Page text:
La Gomera to Andorra

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On the Why How and Downloads You can download the parts of the route we cycled. It needs to be unzipped and saved to a directory of your choice. You can then load it into the appropriate applications and GPS.

We were looking forward to starting our journey to Andorra with four days of cycle touring. But to start with we had to be up at 6am to catch the 8am ferry to Los Cristianos, Tenerife.

At Los Cristianos we said our fond farewells to Liz and John. John actually managed a “full English breakfast” at one of the tourist cafés near the port. We took the high road and we mean high to start our ride. Liz and John headed to the car hire place and took the motorway to all places north and west.

Escaping from Los Cristianos was both easy and a relief. We admit that the seals were not up by 10am but if we had left it any longer we could have been in danger of being overwhelmed. As it was there were plenty of rogue electric buggies rampaging along.

In fact the stoker was so keen to be away that she powered ahead up the first big climb and completely missed the first turn off the main drag. She didn't hear the plaintive calls and text from the management because her phone was buried in her bag.

The management was in a dilemma. There was no way that he is fast enough uphill to catch the stoker who would keep going as long as she could see him following. So he stopped and relaxed in the sun leaving messages with passing roadies to tell her to come back when they overtook her.

Meanwhile the stoker happily went downhill for 2km before checking her phone. On seeing the management's text she turned round and went back uphill as fast as she could. Even with Leo this was hard work as she was concerned that there had been an accident so went faster than she normally does.

Maybe it would have been better if she had not come back for she found the next few kms harrowing. There were a series of 25% climbs on a narrow country road. Even with Leo's electricity she could not maintain enough speed to ride. And even worse the walk assist gave up in disgust.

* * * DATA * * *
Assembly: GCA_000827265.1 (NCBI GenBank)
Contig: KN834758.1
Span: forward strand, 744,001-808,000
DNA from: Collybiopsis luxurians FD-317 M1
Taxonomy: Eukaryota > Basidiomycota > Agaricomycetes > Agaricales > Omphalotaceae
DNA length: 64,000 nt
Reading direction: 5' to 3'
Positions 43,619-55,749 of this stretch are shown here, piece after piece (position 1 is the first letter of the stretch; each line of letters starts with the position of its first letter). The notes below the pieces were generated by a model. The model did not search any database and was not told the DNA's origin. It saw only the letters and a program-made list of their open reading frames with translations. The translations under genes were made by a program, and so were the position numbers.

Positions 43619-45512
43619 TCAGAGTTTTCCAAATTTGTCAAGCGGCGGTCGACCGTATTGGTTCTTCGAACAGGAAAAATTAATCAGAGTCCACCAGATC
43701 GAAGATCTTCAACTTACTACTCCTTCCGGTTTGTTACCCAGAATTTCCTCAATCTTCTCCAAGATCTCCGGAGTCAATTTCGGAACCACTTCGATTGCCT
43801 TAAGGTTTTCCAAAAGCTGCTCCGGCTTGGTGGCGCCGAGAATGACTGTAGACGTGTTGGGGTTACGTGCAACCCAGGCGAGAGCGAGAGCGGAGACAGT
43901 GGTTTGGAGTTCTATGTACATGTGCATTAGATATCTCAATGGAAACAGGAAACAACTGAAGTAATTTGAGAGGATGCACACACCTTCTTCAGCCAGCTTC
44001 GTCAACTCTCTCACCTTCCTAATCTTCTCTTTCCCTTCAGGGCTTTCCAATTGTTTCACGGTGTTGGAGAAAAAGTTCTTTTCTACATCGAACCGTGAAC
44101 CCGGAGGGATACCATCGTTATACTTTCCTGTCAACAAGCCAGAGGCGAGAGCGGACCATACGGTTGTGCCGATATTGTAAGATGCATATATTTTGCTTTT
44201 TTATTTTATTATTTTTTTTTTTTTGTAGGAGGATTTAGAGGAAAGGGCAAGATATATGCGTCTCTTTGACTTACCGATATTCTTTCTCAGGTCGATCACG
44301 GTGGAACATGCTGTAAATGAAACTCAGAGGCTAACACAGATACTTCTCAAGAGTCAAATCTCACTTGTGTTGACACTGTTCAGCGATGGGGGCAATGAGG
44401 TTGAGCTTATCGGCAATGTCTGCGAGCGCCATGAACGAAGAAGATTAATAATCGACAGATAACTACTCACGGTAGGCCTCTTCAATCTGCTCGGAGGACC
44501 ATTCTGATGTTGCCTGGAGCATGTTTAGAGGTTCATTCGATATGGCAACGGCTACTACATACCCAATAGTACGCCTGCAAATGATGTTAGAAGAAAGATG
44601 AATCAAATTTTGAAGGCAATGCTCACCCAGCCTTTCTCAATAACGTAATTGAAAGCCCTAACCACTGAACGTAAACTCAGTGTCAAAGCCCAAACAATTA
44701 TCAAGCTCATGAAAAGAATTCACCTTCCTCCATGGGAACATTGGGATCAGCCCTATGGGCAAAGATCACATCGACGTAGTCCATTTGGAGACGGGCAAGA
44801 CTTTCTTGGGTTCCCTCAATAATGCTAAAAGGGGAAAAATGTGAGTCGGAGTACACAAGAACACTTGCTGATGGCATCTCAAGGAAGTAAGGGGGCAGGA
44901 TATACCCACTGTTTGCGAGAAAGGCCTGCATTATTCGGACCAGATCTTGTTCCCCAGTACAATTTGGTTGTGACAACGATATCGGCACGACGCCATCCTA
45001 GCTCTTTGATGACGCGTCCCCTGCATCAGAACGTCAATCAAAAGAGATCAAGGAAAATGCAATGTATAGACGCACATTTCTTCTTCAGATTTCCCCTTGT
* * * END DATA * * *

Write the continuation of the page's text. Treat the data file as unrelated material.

There was no down today but she emerged at the first less steep bit ready to give up coping. The management was concerned, this was not like her. But it was like her to recover and lead on the next climb after the management suggested stopping for coffee and cake.

Once on the quiet main road the gradients became easier and we soon found our huge but basic flat in Granadilla. We had climbed over 700m, which was hard enough, but almost worse no longer had the warm coastal sunshine but rather mountain weather.

It was not a long ride but it was one of the times when we counted the metres climbed rather than the distance covered.

During the next three days we had some magnificent cycling on our way to Santa Cruz. The management called this road, the TF28, “the balcony”. It runs parallel to the coast but well inland and well above it.

The balcony was the old main road from Santa Cruz to the south of the island until it was replaced by the current coastal motorway in 1970. Before the motorway it must have taken an age to get to the south, taking a coastal ferry may well have been quicker.

We were on a twisting roller coaster ride with wonderful views passing through ethnic villages and hamlets and with the occasional view of the snow covered peak of Mount Teide. There were innumerable barrancas, deep valleys traversing our route. We could often see the road, only a few hundred metres away, on the other side of the deep valley.